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Shane Osbourne
Shane Osbourne

Posted on

Type `Assertions` vs `Declarations` - the dangers of `as` in Typescript

Since this has caught me out a number of time recently, I decided it's time to add another resource to any future search results :)

/**
 * Let's say you're declaring the 'shape' of messages
 * that your application can accept in a union like so...
 */
type Msg =
    | { kind: "sign-in"; email: string; password: string }
    | { kind: "sign-out" };

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Type 'Assertions'

The dangerous kind. Typescript allows the following snippet and does not warn us that the email and password fields are absent.

It's very easy to imagine the bugs introduced later when handling a sign-in message and expecting email and password to exist.

/**
 * Ooops! These `As Expressions` force Typescript to believe *us* that
 * `msg1` & `msg2` are members of the `Msg` union above. 
 */
const msg1 = { kind: "sign-in" } as Msg;
const msg2 = <Msg>{ kind: "sign-in" };
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So, even though { kind: "sign-in" } is NOT actually a valid Msg - it only could be if the email & password were also present - that doesn't stop Typescript from allowing it in any future place that accepts Msg.

This means that when you attempt to narrow the Msg union later - such as in a switch statement - you could run into errors when you expect email and password to actually exist.

Use with caution, and only when you think you know more than
Typescript (see: hardly ever 🀣)

Type 'Declarations'

The safer way. Use this instead when you want Typescript to actually error when the element in question does not satify the type exactly.

/**
 * Better! Typescript will warn us here that `msg3` is invalid.
 * Adding the `email` and `password` fields would remove the error πŸ˜€
 */
const msg3: Msg = { kind: "sign-in" }; // Error!
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Top comments (4)

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andrekovac profile image
AndrΓ© Kovac

Thanks for this very nice example! I understand the difference for complex types (objects, unions etc.)

Is there a difference of a type assertion and a type declaration in the following three cases?

  1. For primitive types like string, for example if type Msg = string?
  2. For Arrays of primitive types like string[], for example if type Msg = string[]?
  3. In case of any, i.e const msg: any = ... and const msg = ... as any?

If there is no difference there is no danger in using a type assertion in these cases, right?

P.S. You use the term "type declaration" - you're referring to a "type annotation", right?

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jwp profile image
John Peters

I do not like the ability to define different types for the same object. It is, to me, already in place with type any. If we insist on different types they should be contained not inherited in my opinion. So in this case Msg could contain either a login or logout type. That way there's never any potential problem and it carries almost no extra overhead.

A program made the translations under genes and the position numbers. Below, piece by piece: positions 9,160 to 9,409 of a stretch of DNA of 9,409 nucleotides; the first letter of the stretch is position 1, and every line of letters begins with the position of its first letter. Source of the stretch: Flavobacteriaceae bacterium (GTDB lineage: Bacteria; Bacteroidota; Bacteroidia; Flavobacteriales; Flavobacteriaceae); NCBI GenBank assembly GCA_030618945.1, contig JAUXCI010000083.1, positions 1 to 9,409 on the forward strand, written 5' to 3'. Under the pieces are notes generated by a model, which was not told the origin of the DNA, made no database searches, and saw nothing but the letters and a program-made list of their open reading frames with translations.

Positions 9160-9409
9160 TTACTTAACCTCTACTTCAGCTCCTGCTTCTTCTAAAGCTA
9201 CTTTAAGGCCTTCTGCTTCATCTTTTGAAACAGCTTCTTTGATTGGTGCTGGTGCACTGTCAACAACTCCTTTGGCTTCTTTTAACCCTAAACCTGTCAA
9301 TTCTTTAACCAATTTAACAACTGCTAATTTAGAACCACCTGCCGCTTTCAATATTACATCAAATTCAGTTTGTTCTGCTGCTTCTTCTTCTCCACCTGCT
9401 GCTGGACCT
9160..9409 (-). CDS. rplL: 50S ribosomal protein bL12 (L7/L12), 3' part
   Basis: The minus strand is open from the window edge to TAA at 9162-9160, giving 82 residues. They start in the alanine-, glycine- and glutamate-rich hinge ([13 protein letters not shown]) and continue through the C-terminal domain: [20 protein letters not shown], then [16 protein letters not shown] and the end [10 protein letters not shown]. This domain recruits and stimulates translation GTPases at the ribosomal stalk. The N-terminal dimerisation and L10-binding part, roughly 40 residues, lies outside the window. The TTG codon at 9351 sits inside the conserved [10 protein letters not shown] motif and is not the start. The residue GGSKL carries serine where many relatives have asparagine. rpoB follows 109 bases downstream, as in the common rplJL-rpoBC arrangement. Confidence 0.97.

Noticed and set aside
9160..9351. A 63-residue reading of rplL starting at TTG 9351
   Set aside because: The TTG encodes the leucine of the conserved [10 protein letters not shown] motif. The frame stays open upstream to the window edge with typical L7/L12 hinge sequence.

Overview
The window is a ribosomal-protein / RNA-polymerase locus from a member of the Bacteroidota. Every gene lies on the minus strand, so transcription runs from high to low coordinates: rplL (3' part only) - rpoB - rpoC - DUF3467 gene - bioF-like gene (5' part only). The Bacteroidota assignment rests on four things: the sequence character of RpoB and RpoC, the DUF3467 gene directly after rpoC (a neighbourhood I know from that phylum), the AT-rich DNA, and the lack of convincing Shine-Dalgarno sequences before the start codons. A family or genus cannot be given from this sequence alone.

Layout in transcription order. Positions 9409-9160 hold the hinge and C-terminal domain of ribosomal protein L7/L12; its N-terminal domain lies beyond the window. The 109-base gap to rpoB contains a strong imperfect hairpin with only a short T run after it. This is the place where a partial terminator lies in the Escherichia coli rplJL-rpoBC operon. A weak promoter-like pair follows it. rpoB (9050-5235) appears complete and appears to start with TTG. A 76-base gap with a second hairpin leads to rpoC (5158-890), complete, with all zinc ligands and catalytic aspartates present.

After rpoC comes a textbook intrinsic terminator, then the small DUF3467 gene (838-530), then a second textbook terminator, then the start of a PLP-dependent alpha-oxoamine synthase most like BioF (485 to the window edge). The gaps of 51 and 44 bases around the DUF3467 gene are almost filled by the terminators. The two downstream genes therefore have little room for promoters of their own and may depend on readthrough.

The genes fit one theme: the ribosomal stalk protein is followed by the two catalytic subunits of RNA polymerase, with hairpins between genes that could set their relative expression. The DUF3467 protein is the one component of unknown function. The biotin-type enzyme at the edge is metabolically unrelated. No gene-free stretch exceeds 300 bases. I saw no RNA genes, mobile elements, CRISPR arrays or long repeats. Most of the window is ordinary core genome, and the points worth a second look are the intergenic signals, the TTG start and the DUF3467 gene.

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shakyshane profile image
Shane Osbourne

There's no 'inheritance' involved in this approach, Typescript has good support for tagged/discriminated unions - it's only the addition of 'as' here that causes problems.

This style is often used by devs familiar with similar things in other languages, like in Rust, it would be

enum Msg { 
  SignIn { email: String, password: String },
  SignOut
}
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jwp profile image
John Peters • Edited on

You're right, I used the term inheritance; incorrectly to describe a pattern based on the single strong type. It is a type at layer zero, which could be either inherited or contained.

If we define something to be more than one type, and we don't use a containment pattern then, we are propelled to use the typescript multi-type system, which you show here.

When we use a field within an object to describe the type, we still achieve polymorphism, but we have the potential to run into issues as you describe here. I've seen this mistake happen over in older JavaScript code, where the freedom of creating objects, anywhere, anytime, anyplace causes issues because of missed properties, property key's being misspelled in some of the objects, expecting functions that aren't there; and the issues with not following a type system. This is why I prefer strong types and the containment pattern like this:


Msg {
   logIn:SignIn     //from the enum or other strong type
   logOut:SignIn  // from the enum or other strong type

The problem of accidental type confusion is resolved because both logIn and logOut are typed. Any attempt to sidestep the type constraint is immediately caught at code time. But here, we would need a discriminator as we have both types contained and we are easily able to determine their state.

 if(Msg.Login){ post(Msg.Login)}
 if(Msg.Logout){ post{Msg.Logout)}

I see the 'as' operator to be a casting mechanism. When it's used with non-strongly typed code, then the issue you describe is more than just a typescript error, it's how JavaScript has been operating with the loosely typed system for 20 years now.

I did gain more insight from your article on the newer polymorpic behaviors that Typescript is now support. Thanks I'll look into it more.

DEV

Thank you.

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